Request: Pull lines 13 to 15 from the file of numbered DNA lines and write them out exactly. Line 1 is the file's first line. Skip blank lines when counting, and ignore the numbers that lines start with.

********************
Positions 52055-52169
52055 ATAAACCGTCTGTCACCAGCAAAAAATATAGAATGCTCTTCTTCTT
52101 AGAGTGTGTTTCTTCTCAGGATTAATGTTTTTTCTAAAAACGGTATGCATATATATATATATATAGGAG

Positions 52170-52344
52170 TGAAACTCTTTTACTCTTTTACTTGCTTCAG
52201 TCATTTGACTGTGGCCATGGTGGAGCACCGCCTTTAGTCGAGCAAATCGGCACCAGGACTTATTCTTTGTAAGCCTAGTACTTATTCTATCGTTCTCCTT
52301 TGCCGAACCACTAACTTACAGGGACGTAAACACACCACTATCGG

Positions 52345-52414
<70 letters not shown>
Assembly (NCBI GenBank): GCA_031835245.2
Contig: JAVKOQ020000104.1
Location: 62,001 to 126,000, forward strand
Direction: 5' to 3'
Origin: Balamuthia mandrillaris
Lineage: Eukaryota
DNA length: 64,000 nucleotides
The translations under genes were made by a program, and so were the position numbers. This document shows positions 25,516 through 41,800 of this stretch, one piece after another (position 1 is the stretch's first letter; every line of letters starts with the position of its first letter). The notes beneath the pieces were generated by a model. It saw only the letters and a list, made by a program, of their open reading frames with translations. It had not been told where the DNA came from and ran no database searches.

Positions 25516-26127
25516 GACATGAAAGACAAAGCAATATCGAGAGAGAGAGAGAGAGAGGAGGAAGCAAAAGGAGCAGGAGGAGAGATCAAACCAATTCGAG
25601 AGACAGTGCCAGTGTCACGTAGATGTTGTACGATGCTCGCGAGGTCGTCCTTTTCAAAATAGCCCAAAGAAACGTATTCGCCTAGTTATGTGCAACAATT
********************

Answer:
Direction: 5' to 3'
Origin: Balamuthia mandrillaris
Lineage: Eukaryota